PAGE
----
If you need assistance identifying the hazard class, division, or packing group, contact your supervisor or the individual responsible for your company’s safety program.

Total weight. The total allowable weight of a MOT is 440 lbs. per vehicle. As a side note, it is important to remember that a vehicle towing a trailer is considered a single vehicle. So again, the 440-lb. rule applies to combination units. The amount is important because the driver must know the total weight of all hazardous materials transported on his/her vehicle.

Example: A welding company transports a cylinder of oxygen and a cylinder of acetylene to a job site.

Acetylene is a Hazard class 2.1 flammable gas and oxygen is a hazard 2.2 nonflammable gas. Each cylinder must be 220 lbs. or less and the total combined weight for all MOTs must be 440 lbs. or less.

Package requirements. MOT packages must meet the following requirements.

Liquids and gases must be in packages that are:

  • Leak-proof.
  • Securely closed.
  • Secured to prevent movement.
  • Protected against damage.

Solids must be in packages that are:

  • Sift-proof.
  • Securely closed.
  • Secured from movement.
  • Protected against damage.

Cylinders or other pressure vessels. Cylinders used in transport must conform to packaging, maintenance, and use requirements specified in the HMR regulations. Manifolding of cylinders is currently authorized, but this rule is under review. A best practice is to remove the regulators and install safety covers secured against movement.

Gasoline. Must be in a metal or plastic container and meet HMR requirements or the OSHA requirements found in 29 CFR 1910.106(d)(2) or 1926(a)(1).

Original packaging. Materials must be in the original packaging or one of equal strength and quality. An outer package is not required for cans and bottles secured in cages, carts, or boxes. Keep in mind that they must be secured against movement.

What are the Marking Requirements?

Nonbulk packages, those with a capacity of 119 gallons or less, must be marked with the common name or proper shipping name. Cylinders must be marked and labeled as per HMR mandates. The table can be found in HMR 49 CFR 172.101.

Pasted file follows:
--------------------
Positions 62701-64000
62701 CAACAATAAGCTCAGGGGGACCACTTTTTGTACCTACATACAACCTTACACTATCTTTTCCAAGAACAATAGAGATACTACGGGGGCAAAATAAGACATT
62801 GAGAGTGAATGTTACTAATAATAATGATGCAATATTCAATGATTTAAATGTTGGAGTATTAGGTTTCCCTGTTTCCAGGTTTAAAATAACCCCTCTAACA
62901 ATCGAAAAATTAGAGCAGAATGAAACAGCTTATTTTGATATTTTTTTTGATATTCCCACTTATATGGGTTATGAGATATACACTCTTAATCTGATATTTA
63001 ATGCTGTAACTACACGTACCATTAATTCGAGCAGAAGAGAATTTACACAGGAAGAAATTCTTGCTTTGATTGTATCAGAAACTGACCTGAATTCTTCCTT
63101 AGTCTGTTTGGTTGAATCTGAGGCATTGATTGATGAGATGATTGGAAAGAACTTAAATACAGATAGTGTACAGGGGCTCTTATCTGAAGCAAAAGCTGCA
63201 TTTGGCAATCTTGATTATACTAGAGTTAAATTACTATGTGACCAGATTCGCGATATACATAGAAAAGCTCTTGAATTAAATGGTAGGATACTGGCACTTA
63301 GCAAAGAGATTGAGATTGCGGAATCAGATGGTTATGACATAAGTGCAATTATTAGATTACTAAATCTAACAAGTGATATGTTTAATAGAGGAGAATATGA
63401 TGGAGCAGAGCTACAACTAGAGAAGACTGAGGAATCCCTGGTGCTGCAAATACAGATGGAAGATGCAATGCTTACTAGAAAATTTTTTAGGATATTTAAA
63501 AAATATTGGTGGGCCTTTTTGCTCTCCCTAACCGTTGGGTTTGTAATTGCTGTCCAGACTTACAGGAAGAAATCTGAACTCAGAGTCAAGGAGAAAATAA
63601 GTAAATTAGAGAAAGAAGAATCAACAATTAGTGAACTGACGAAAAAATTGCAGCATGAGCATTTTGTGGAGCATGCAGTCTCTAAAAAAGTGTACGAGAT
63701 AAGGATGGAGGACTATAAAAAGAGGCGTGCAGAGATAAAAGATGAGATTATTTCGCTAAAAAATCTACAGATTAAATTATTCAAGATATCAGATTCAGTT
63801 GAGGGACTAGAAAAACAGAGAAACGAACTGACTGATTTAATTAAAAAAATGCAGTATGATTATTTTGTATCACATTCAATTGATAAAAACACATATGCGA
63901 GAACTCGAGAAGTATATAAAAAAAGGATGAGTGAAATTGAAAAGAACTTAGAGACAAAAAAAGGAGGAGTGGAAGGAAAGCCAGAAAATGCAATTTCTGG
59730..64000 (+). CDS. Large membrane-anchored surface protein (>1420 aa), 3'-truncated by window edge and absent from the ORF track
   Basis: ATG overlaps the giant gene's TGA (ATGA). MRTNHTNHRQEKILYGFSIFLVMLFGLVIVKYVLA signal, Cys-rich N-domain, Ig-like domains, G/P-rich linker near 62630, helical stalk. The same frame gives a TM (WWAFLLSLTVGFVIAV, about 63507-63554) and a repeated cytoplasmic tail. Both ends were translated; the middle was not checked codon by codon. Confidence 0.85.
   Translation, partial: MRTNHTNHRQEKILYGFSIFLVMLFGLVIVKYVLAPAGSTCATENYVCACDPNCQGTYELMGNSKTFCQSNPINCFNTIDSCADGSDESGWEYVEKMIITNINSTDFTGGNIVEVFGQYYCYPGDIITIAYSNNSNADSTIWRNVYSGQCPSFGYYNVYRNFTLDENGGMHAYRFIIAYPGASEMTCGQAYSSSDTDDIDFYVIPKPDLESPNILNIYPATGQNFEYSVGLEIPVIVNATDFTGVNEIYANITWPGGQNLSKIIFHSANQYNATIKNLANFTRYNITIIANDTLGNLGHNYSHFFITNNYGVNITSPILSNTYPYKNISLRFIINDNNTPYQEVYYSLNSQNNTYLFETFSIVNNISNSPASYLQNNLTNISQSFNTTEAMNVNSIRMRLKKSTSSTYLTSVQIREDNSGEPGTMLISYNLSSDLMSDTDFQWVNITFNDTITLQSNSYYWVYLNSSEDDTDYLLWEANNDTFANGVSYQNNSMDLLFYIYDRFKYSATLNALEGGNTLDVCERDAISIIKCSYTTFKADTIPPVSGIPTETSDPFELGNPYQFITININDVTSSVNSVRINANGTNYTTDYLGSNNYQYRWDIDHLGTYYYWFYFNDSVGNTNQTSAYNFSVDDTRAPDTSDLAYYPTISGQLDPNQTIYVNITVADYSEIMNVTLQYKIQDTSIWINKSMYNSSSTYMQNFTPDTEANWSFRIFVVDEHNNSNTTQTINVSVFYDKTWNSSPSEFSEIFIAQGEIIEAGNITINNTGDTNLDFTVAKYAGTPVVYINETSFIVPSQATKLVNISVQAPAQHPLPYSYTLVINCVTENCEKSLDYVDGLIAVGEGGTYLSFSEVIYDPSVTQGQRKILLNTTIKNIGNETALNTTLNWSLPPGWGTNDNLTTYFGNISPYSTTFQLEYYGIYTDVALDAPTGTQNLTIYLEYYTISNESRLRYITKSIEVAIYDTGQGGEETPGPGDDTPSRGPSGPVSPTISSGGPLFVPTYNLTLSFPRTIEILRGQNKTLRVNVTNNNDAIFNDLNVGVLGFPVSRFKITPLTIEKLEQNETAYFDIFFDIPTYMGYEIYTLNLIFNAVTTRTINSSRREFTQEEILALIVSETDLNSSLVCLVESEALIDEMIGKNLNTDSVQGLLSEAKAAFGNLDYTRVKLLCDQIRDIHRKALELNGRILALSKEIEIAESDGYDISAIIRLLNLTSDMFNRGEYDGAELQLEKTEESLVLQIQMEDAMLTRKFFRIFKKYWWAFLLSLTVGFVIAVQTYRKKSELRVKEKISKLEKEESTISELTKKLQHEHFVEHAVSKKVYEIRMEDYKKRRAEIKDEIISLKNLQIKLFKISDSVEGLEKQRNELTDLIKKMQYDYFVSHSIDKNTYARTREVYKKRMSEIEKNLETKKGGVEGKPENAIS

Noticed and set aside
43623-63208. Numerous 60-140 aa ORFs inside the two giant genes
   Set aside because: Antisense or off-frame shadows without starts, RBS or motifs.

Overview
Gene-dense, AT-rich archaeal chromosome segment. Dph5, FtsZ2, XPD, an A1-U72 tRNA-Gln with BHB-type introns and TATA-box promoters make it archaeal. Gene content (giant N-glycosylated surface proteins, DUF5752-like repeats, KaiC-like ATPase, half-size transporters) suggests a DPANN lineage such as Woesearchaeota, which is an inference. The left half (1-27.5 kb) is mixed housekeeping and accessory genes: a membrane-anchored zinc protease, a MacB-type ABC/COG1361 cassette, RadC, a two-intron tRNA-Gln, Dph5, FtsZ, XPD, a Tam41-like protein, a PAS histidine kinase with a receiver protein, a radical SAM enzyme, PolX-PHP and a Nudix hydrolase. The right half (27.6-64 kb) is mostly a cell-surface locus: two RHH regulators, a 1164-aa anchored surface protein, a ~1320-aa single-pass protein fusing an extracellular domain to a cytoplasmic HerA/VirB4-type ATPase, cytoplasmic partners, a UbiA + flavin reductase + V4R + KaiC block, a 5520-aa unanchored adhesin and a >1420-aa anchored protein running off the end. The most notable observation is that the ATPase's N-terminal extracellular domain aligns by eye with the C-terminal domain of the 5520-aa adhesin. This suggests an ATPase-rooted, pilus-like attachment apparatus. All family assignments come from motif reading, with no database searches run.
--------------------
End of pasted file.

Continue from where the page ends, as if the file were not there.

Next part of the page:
Any diluted mixture of a Class 9 (miscellaneous) carried in a bulk tank (greater than 119 gallons) must be marked on two opposing sides with the four-digit ID number. ID numbers are also found in the hazmat table, and must be displayed on an orange panel or a white square-on-point configuration of the same size as the placard.

What Drivers Must Know

All drivers must know that they are transporting hazardous materials. The MOT exceptions require the operator be aware of the presence of the materials as well as the requirements in HMR 173.6. Many companies choose to cover these requirements as part of orientation. Some organizations cover this issue on a daily check list.

The MOT exception relieves the company of shipping paper requirements and provides relief from other HMR requirements, as long as the hazardous materials transported meet the MOT criteria. If the limits are exceeded, it subjects the corporation to all of the HMR rules. Someone within your organization must be identified as the individual responsible to ensure compliance with hazardous materials regulations. The company should formalize its program concerning the MOTs. If the need arises, this effort will help to demonstrate the company’s compliance with the regulations. 

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About the author
Mike Butsch

Mike Butsch

Strategic Relationships Manager

Mike Butsch is the strategic relationships manager with Stellar Industries, a truck equipment manufacturer. He once served as the North America fleet/alliance manager for P&H/Joy Global, a worldwide machinery company.